The Most Famous Ghost Ship in History

The oceans on this planet are vast and can also be mysterious. From time to time, ships and aircraft go missing and a few are never found again. But this is a story in which the ship is found safe and sound but the crew and passengers have disappeared. The ship in question is the Mary Celeste and it still has the power to send a chill down the spine when its story is retold.

    And its story begins on the 7th November 1872 when it set sail from New York bound for Genoa in Italy. The captain was Benjamin Briggs and he had his wife and two-year-old daughter travelling with him. In addition, there was a crew of seven also on board. The cargo consisted of just over one thousand seven hundred barrels of alcohol. At this point, I should ask you not to jump to any conclusions.

    On the 5th December, another ship, the Dei Gratia, sighted the Mary Celeste in mid-ocean. At first, all appeared to be fine, even though the sails were said to have been set wrongly. But the strange thing was that there was no signs of life on deck and there was no response to any of the signals sent out. Two sailors set out from the Dei Gratia to investigate.

    Once on board, they found the vessel to be in good shape. Below deck, all seemed normal as well. The cargo was still intact and there were no signs that there had been any sort of struggle. The captain ordered three of his crew to take charge and sail the Mary Celeste to Gibraltar where it arrived on the 9th December.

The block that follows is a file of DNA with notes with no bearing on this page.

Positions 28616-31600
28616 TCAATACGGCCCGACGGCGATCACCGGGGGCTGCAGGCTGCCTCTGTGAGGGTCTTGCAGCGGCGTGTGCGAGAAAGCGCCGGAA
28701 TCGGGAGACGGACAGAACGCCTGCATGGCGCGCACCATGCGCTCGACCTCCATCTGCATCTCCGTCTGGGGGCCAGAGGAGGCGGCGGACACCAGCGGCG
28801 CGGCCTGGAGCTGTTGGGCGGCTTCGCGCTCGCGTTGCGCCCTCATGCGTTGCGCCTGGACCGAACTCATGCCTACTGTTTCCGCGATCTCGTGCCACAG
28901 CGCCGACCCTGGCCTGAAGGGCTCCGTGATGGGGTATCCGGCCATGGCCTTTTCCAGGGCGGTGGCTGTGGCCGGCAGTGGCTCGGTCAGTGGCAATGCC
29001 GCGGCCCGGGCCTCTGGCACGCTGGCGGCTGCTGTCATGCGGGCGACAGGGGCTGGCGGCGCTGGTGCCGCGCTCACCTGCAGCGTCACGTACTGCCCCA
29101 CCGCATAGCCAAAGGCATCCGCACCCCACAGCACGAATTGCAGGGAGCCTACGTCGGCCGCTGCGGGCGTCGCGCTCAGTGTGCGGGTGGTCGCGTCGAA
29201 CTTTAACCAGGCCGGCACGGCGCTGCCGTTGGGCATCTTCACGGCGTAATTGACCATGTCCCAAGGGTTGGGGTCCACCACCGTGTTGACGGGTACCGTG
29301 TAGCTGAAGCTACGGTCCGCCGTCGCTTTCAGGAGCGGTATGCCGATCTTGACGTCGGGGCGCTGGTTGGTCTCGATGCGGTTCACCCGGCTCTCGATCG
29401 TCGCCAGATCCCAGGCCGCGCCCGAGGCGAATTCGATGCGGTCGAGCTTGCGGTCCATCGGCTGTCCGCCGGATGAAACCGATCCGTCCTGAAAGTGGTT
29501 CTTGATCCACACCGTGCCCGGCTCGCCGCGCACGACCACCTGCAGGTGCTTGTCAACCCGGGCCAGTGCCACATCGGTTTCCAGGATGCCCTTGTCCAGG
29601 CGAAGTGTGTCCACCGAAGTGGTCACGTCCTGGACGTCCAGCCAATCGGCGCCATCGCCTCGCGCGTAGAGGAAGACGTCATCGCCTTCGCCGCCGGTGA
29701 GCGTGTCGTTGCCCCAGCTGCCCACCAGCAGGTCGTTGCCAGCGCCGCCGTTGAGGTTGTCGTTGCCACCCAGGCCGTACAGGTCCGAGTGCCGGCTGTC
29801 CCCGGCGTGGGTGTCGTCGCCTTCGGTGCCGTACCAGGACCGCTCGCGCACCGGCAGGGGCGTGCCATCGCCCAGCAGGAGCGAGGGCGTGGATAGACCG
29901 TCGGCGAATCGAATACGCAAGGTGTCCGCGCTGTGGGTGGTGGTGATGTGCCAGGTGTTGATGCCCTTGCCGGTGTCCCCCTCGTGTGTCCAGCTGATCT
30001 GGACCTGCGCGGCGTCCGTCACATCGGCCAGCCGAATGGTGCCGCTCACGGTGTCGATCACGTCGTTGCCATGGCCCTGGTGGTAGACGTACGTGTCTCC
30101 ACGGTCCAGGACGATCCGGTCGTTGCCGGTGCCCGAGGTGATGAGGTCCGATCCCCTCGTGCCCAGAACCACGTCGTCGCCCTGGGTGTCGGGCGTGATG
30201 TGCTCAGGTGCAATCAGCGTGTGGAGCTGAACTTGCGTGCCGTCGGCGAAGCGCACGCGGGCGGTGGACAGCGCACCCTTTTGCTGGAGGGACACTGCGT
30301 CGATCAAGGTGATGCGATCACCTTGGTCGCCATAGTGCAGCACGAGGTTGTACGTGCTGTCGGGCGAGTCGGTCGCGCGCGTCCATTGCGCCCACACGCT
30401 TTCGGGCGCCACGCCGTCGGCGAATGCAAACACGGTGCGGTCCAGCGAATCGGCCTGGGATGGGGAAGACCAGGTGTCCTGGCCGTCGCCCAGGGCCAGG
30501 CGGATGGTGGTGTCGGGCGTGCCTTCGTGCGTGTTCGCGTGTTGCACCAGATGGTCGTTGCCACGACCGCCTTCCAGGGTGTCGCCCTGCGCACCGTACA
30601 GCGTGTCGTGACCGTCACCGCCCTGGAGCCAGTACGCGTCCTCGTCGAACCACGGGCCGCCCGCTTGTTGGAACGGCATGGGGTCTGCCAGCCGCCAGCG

So, what happened to the crew? There have been a number of investigations and conclusions, some logical and others far-fetched as to the cause. The most likely reason is that it was found that the ship’s chronometer was faulty which had the effect of putting the ship over one hundred miles off course. We also know from the Captain’s Log that the last entry was made nine days before the ship was discovered.

    In addition, it was reported that the bilge pump was not working which resulted in about one metre of water accumulating in the hold. This would not have been enough to put the ship in danger of sinking but it is possible that the captain and crew did not want to take any chances and left aboard the small lifeboat which was found to be missing and never found.

    More fanciful theories include the crew being taken off the ship by a giant octopus. Not likely. There was also the proposal that the ship had been attacked by pirates but the valuable cargo was still intact. Could the crew have got to the cargo, got drunk and mutinied? Although a few of the barrels were empty, they were all found to have leaked. And, of course, there were no signs of a struggle.

    After over one hundred and fifty years, we still do not have a definite answer to the mystery of the Mary Celeste.

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